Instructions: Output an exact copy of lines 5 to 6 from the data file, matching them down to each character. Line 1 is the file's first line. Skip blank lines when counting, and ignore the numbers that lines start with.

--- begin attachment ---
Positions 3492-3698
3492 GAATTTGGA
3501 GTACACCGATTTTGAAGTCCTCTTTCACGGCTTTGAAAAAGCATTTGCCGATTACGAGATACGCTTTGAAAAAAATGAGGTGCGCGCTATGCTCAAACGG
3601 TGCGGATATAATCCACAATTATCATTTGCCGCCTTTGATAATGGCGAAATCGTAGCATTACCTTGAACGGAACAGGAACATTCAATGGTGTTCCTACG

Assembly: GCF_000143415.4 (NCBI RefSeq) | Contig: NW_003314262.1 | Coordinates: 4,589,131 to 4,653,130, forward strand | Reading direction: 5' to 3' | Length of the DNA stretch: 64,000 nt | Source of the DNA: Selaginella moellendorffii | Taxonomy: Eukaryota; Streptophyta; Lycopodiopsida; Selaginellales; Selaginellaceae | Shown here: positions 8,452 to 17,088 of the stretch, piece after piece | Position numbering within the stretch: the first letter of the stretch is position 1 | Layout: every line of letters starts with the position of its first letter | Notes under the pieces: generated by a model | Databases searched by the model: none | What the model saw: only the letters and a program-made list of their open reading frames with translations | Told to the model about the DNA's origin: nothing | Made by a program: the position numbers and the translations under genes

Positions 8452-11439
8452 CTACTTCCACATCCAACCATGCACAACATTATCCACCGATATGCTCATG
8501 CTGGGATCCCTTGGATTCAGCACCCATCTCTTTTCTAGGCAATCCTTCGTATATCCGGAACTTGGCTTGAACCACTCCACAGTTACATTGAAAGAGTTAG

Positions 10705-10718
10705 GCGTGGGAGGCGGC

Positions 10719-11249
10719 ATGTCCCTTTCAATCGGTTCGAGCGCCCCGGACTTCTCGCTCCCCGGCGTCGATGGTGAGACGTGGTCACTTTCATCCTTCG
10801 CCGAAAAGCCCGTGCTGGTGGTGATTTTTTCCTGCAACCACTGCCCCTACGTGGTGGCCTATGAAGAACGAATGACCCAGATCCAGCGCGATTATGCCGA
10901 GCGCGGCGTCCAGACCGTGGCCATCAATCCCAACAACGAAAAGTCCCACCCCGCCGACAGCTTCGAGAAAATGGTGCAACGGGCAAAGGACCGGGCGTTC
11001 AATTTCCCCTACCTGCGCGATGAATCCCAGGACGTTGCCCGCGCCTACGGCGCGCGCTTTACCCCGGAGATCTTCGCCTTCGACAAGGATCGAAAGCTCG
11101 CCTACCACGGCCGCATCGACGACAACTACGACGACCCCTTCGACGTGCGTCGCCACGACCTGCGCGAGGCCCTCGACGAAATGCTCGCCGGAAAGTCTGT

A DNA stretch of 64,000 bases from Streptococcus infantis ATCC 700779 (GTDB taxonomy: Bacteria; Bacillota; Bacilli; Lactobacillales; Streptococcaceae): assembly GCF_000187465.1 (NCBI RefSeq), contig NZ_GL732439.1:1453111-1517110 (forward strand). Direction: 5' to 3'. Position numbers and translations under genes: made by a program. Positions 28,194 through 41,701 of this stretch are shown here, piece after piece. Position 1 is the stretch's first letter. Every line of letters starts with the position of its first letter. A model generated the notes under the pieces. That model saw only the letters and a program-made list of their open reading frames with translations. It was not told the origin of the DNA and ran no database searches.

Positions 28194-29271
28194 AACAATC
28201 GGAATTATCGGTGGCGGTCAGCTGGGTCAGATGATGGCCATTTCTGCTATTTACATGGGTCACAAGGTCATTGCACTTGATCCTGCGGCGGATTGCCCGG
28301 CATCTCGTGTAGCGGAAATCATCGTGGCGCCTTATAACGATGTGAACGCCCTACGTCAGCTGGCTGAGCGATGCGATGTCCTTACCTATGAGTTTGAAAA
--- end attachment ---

Assembly: GCF_000143415.4 (NCBI RefSeq) | Contig: NW_003314262.1 | Coordinates: 4,589,131 to 4,653,130, forward strand | Reading direction: 5' to 3' | Length of the DNA stretch: 64,000 nt | Source of the DNA: Selaginella moellendorffii | Taxonomy: Eukaryota; Streptophyta; Lycopodiopsida; Selaginellales; Selaginellaceae | Shown here: positions 8,452 to 17,088 of the stretch, piece after piece | Position numbering within the stretch: the first letter of the stretch is position 1 | Layout: every line of letters starts with the position of its first letter | Notes under the pieces: generated by a model | Databases searched by the model: none | What the model saw: only the letters and a program-made list of their open reading frames with translations | Told to the model about the DNA's origin: nothing | Made by a program: the position numbers and the translations under genes

Positions 8452-11439